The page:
Pixel Press isn’t just a gaming app—it represents a new, innovative hybrid of gaming and design. With 12 hours left in its Kickstarter campaign and a bank balance well above its fundraising goal of $100,000, Pixel Press has quickly gained notoriety for allowing users to create a game without learning to code.
Roundthird, the creator Pixel Pressed based in St. Louis, Missouri, is no stranger to the world of iOS applications with games such as Radial50, but Pixel Press represents a new frontier. Pixel Press allows the user to draw, upload , and play their very own video game. It is a four-step process that gives you an in-depth idea of how video games are conceptualized, but doesn’t overwhelm you with heavy technical jargon or code. It asks you to create five floors of a video game level similar to those found in the original Super Mario Brothers games.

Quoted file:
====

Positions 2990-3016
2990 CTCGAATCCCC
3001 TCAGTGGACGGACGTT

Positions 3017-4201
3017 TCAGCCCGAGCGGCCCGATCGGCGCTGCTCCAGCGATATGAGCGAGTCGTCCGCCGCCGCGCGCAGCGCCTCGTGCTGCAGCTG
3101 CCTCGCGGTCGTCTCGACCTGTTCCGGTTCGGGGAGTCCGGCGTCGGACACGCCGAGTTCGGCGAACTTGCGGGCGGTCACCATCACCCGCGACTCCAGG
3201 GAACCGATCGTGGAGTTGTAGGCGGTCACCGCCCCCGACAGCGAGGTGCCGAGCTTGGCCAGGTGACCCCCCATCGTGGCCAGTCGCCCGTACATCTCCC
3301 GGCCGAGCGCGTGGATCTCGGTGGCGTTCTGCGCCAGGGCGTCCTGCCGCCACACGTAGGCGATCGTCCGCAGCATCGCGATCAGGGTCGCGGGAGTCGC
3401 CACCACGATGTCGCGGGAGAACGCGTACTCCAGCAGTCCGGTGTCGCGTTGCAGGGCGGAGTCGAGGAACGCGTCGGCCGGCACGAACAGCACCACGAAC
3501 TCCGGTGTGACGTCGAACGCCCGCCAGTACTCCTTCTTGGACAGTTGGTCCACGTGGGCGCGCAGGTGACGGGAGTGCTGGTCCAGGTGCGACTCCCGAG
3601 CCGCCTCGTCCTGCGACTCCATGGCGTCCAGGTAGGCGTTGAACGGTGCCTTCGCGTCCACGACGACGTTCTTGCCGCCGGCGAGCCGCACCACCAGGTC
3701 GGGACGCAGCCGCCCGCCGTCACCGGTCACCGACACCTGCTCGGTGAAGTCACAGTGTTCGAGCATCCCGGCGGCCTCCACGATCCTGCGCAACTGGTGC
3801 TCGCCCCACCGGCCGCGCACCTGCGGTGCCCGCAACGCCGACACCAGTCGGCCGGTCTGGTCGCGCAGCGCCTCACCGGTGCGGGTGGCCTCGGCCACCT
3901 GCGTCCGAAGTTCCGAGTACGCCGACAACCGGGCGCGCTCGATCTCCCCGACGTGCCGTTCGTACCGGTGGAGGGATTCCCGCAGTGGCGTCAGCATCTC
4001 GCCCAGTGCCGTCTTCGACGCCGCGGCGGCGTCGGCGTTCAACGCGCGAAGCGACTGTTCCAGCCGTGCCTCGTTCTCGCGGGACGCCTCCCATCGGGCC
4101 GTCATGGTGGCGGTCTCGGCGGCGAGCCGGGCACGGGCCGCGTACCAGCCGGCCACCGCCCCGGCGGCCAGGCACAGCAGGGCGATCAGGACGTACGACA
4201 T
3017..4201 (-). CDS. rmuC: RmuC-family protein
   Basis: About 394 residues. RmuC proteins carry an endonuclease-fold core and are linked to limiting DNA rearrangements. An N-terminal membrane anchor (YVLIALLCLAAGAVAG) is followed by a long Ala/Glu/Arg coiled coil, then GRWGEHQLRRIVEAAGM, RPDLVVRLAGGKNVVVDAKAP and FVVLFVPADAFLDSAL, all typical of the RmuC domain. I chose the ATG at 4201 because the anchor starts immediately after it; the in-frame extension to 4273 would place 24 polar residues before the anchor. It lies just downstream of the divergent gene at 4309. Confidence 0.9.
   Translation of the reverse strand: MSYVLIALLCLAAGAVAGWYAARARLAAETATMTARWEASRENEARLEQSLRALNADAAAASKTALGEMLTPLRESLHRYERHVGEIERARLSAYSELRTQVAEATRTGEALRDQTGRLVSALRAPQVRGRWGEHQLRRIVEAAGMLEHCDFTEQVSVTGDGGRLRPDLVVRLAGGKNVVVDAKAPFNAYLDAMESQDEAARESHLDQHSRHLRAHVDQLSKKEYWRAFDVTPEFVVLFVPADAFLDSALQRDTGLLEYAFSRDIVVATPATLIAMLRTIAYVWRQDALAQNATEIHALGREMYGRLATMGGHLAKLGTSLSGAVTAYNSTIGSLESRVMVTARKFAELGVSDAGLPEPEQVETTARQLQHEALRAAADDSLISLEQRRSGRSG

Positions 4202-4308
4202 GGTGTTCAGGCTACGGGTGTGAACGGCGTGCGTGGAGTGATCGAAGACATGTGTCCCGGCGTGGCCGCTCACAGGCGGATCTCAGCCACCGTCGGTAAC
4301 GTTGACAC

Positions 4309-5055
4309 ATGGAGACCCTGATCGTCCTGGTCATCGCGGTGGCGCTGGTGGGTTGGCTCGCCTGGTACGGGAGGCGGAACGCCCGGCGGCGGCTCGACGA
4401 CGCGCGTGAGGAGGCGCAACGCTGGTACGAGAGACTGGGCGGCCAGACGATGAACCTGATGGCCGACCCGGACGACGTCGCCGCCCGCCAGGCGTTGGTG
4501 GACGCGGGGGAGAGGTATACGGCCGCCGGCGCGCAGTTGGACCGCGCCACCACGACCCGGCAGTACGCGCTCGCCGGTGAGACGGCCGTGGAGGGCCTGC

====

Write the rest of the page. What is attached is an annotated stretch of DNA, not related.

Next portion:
Using a free designed graph paper, you can create the general layout by drawing in various obstacles like spikes and portals. You draw with the help of a guidance outline that also comes in the Sketch Kit with the graph paper. Once complete, use the app to snap a picture of your level. It then becomes digitized and playable. You can then move on to testing it out, and when satisfied, you can add colors, textures, music, and more. Then you can share your created game with others as well as play other users' games. With this process, Pixel Press has great appeal for adults as well as kids and has already helped it in gaining notoriety.
Pixel Press employs a great deal of video game nostalgia with the app as well as in its Kickstarter campaign. One example is the "Teacher King Hippo" pledge package, which is a nod to Nintendo’s "Mike Tyson’s Punch-Out" game.
This nostalgia, combined with the outreach to educators who wish to use the game to teach students about coding, has made the campaign highly visible. It may be a welcome yet productive distraction for the gamers in your family young and old. Find out more at pixelpressgame.com and at its Kickstarter page.